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An easy-to-use scoring system for predicting bacteraemia with third-generation cephalosporin-resistant Enterobacterales in a low-resistance setting

Journal article
Authors Annika Holmgren
Annika Ljung
Daniel Bremell
Published in Infectious Diseases
ISSN 2374-4235
Publication year 2019
Published at Institute of Biomedicine, Department of Infectious Medicine
Language en
Keywords Antibiotic, ESBL, resistance, bacteraemia, antimicrobial, lactamase-producing enterobacteriaceae, escherichia-coli, risk-factors, impact, Infectious Diseases
Subject categories Infectious Medicine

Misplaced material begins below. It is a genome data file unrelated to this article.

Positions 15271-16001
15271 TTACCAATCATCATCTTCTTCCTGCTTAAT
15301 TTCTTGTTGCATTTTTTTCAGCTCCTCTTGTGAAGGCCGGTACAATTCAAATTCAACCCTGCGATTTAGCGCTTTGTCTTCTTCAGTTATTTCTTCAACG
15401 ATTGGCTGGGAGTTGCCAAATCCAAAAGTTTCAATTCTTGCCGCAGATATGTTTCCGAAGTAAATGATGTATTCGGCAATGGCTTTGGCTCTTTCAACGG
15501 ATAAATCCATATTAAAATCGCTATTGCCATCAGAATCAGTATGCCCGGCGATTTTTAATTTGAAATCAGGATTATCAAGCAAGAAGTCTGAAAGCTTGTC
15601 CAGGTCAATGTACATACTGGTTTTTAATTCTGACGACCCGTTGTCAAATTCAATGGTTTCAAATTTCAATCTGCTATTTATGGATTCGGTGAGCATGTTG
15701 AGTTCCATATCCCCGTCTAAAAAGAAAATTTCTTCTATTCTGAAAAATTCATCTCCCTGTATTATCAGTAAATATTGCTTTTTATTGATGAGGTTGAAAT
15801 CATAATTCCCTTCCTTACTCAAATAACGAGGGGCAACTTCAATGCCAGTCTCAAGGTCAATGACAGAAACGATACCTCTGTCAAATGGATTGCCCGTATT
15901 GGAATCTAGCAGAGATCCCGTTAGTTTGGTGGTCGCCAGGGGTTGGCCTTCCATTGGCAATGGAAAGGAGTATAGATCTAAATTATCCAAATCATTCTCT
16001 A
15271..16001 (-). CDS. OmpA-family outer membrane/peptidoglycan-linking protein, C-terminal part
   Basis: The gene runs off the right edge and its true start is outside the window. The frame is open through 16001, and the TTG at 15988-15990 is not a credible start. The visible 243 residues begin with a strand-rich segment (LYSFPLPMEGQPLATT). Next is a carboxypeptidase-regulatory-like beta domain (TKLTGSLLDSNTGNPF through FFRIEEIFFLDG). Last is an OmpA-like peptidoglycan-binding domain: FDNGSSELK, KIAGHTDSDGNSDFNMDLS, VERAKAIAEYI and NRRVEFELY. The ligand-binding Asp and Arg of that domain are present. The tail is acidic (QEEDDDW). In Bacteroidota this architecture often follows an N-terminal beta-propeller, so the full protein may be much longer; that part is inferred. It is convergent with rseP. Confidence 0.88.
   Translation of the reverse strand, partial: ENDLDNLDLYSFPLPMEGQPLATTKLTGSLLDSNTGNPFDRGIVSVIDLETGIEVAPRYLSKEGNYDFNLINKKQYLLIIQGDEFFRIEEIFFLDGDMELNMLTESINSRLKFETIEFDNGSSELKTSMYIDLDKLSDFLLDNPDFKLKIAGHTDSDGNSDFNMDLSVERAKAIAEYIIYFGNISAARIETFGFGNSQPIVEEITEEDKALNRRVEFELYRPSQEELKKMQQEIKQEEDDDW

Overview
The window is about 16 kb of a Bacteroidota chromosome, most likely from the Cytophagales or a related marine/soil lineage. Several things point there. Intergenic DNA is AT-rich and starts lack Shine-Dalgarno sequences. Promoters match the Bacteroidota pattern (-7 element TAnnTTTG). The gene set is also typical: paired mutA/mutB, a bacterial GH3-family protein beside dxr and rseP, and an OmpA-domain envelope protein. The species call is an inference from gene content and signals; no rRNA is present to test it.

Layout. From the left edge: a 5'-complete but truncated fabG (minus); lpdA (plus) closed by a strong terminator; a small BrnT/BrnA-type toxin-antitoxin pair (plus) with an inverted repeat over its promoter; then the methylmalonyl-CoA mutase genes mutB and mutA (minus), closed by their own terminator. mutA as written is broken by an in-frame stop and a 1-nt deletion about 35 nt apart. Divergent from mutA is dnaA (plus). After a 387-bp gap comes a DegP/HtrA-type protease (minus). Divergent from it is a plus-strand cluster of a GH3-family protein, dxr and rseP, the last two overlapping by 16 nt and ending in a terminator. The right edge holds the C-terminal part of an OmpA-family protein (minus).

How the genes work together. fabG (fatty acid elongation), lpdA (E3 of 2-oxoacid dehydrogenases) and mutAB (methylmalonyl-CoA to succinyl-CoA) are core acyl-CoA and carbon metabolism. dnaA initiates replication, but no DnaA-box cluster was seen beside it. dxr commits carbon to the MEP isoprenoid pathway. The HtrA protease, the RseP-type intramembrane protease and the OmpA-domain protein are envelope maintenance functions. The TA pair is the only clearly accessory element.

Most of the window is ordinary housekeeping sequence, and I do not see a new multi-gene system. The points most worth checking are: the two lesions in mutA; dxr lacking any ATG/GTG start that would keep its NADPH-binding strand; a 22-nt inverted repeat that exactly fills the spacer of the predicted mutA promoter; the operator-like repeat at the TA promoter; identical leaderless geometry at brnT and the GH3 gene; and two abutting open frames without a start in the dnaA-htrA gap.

Background: The incidence of third-generation cephalosporin-resistant Enterobacterales (3GCR-E) is increasing and a growing number of patients risk receiving inappropriate initial antibiotic treatment. Published scoring systems for predicting 3GCR-E bacteraemia are mostly based on studies from countries with a high incidence. In this study, we aimed to create an easy-to-use scoring system for predicting bacteraemia with these bacteria in a low-resistance setting. Materials and methods: Factors associated with 3GCR-E were studied retrospectively in a cohort of patients with Enterobacterales bacteraemia using uni- and multivariate analysis. A scoring system was constructed and was validated in a separate cohort of patients with Enterobacterales bacteraemia. Results: The derivation cohort comprised 625 cases of Enterobacterales bacteraemia. Three variables (previous hospital care abroad, 3GCR-E in a previous blood or urine culture and 3GCR-E in a previous rectal swab culture) were significantly associated with 3GCR-E bacteraemia. A scoring system, where at least one positive parameter equalled a positive score, was studied in the validation cohort, which comprised 675 cases of Enterobacterales bacteraemia. The sensitivity and specificity of the score were 53% and 95%, respectively. Positive and negative predictive values were 38% and 97%, respectively. Conclusions: This study presents an easy-to-use scoring system for predicting bacteraemia with 3GCR-E. The performance of the score is similar to that of several other, more complicated, scoring systems, developed in countries with higher rates of resistance. The minimal extra effort required to use this new score could facilitate its introduction into clinical routine.

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